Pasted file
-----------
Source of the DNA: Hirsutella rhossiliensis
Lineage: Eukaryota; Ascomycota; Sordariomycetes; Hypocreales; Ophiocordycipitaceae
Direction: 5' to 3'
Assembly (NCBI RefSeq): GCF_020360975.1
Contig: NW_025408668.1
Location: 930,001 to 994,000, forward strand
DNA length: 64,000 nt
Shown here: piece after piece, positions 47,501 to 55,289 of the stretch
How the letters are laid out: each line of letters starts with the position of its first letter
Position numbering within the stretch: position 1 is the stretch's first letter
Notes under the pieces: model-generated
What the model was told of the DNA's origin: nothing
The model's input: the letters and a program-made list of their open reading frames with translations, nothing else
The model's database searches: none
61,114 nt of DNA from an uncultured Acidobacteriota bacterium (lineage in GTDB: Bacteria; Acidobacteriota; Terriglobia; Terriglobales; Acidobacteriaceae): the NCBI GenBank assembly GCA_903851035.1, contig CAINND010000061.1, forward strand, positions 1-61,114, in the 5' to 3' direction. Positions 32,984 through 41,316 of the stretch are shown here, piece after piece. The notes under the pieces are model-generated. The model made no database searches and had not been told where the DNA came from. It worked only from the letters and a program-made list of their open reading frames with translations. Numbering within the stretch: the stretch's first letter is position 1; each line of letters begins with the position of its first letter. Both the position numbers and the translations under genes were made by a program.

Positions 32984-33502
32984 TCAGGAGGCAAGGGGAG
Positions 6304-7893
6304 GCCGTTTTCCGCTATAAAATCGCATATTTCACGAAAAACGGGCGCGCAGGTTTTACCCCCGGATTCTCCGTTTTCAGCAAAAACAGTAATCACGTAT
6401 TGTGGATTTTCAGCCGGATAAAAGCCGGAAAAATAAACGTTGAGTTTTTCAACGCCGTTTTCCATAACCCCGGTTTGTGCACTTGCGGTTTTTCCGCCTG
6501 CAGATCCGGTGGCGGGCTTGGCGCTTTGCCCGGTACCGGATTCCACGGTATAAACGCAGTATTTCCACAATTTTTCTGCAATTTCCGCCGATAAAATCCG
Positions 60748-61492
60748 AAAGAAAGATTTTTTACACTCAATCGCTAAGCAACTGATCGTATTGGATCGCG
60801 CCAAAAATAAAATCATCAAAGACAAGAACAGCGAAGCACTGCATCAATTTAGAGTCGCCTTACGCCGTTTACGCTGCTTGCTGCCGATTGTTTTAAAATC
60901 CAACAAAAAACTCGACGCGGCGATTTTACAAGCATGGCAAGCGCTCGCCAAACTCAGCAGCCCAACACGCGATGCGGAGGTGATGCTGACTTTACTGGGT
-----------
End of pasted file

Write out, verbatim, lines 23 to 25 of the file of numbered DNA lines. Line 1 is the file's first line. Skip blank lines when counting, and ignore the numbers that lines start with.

60748 AAAGAAAGATTTTTTACACTCAATCGCTAAGCAACTGATCGTATTGGATCGCG
60801 CCAAAAATAAAATCATCAAAGACAAGAACAGCGAAGCACTGCATCAATTTAGAGTCGCCTTACGCCGTTTACGCTGCTTGCTGCCGATTGTTTTAAAATC
60901 CAACAAAAAACTCGACGCGGCGATTTTACAAGCATGGCAAGCGCTCGCCAAACTCAGCAGCCCAACACGCGATGCGGAGGTGATGCTGACTTTACTGGGT